We've got you covered

The Columbia Chronicle

We've got you covered

The Columbia Chronicle

We've got you covered

The Columbia Chronicle

Get exclusive Chronicle news delivered to your inbox!
* indicates required

Part-time faculty union strike heads into second week as spring registration starts

Kaelah Serrano
Part-time faculty union member holds banner “SAVE OUR COLUMBIA” in front of cars driving down Michigan Avenue, on Friday, Nov. 3, 2023. Members of the CFAC union dance, cheer and march outside of Columbia building during the union’s rally.

Registration for next spring will start at 7 a.m. on Monday, Nov. 6, as the strike with the part-time faculty union moves into a second week.

The college has said all facilities remain open, including creative spaces, labs and studios, and students can still check out equipment.

The union is striking over cost-cutting measures the college has taken to close a $20 million deficit. The result will be fewer opportunities for Columbia’s 584 part-time instructors to teach.

The college said bargaining with the Columbia Faculty Union, or CFAC, took place Friday and Saturday. 

“While there has been some progress on certain issues, there is no agreement on several of the union’s demands,” according to an email sent by Terence Smith, special counsel labor relations and Chief of Staff Laurent Pernot, on Sunday, Nov. 5. “The decision on whether to continue to stay out of the classroom lies with the union.”

Department chairs have asked full-time faculty to help cover some classes taught by striking part-time instructors.

In an update posted on the college’s website on Friday, President and CEO Kwang-Wu Kim said while some class sessions are being canceled, others are meeting with a different faculty member, and “some students may not be aware of this.”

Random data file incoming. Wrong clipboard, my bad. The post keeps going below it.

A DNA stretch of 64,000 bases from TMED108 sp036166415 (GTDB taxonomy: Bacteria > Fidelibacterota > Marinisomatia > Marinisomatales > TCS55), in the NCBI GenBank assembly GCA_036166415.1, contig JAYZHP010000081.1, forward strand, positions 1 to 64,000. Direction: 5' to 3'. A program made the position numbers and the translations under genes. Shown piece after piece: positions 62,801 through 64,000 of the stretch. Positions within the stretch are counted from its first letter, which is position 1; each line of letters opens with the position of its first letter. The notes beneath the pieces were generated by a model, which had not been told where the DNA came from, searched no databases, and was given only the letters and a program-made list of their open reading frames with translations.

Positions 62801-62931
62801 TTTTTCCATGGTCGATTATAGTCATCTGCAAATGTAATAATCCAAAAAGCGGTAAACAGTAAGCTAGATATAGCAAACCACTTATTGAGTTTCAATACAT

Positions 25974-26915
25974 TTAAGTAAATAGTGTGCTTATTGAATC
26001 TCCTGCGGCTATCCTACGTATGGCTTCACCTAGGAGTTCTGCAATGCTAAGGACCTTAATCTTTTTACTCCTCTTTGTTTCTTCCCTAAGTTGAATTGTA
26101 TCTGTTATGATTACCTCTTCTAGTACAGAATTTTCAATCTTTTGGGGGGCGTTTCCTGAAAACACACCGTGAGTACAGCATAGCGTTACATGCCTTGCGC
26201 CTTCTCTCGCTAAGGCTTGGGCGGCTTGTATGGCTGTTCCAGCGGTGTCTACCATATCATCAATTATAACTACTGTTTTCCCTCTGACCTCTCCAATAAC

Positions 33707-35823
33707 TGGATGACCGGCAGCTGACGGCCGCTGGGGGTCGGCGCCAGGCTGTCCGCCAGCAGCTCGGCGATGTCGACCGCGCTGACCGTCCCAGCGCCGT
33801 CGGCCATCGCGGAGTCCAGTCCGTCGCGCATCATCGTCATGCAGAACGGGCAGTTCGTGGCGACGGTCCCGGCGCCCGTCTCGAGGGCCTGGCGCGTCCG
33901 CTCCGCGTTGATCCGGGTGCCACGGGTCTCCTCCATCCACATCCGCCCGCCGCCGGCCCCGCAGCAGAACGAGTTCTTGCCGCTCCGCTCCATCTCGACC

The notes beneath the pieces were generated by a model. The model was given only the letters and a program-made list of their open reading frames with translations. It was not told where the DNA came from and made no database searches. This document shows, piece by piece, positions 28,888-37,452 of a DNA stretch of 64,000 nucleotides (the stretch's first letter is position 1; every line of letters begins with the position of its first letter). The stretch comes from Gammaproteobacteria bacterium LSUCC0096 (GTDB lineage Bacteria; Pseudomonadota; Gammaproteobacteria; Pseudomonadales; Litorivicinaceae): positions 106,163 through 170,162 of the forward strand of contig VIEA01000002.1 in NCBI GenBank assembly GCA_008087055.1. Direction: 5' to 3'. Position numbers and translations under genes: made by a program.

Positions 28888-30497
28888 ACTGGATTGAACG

The part-time union has pushed back on this, asking students to report instructors who are crossing the picket line, including full-time faculty who are not on strike. The college has 221 full-time faculty members.

At a rally on Friday, Nov. 3, in front of the 600 S. Michigan Ave. building, Randi Weingarten, president of the American Federation of Teachers, told striking part-time instructors that the administration was pitting them against tenured professors.

“In the house of labor, we understand that solidarity is what the working class needs to lift everyone up,” she said. “There is power in solving issues together as a union. There is power in not letting the boss divide workers.”

Sunny Soloman, a junior film major, is upset at the administration.

“It feels like they are prioritizing the business over the people,” Solomon said. “It’s absurd this had to happen in the first place.”  

In the days leading up to the strike, the union mobilized students around possible course cuts and increased class sizes. But when the Spring 2024 schedule was released, a Chronicle review found that while the college is increasing some course caps, they were not significant across classes.

According to the college, of the 1,531 course sections offered for Spring 2024,

  • 55% are seeing no increase in enrollment caps from Spring 2023 numbers. Of this number, 15% of classes are seeing a decrease, and 40% are staying the same. 
  • 45% are seeing an increase in enrollment caps, half of which increased by 20% or less, the other half above 20%. The average increase is 5.7 seats.

The last time the part-time union went on strike, it lasted two days. 

Madison Phillips, a senior graphic design major, worries about what happens when the strike is over.

“I’m concerned about the workload when the strike ends,” Phillips said. 

More to Discover
About the Contributors
K'Von Jackson
K'Von Jackson, Former Senior Photojournalist
kjackson@columbiachronicle.com   K'Von Jackson is a senior photography major. Some of his work includes campus crime writing, social justice and changes within Columbia. He worked for the Chronicle from August 2020 through December 2023.   Hometown: Chicago, Ill.
Kaelah Serrano
Kaelah Serrano, Photojournalist
kserrano@columbiachronicle.com   Kaelah Serrano is a junior photojournalism major. She has covered music festivals, campus art exhibitions and metro parades and protests. Serrano joined the Chronicle in January 2023.   Hometown: Chicago, Illinois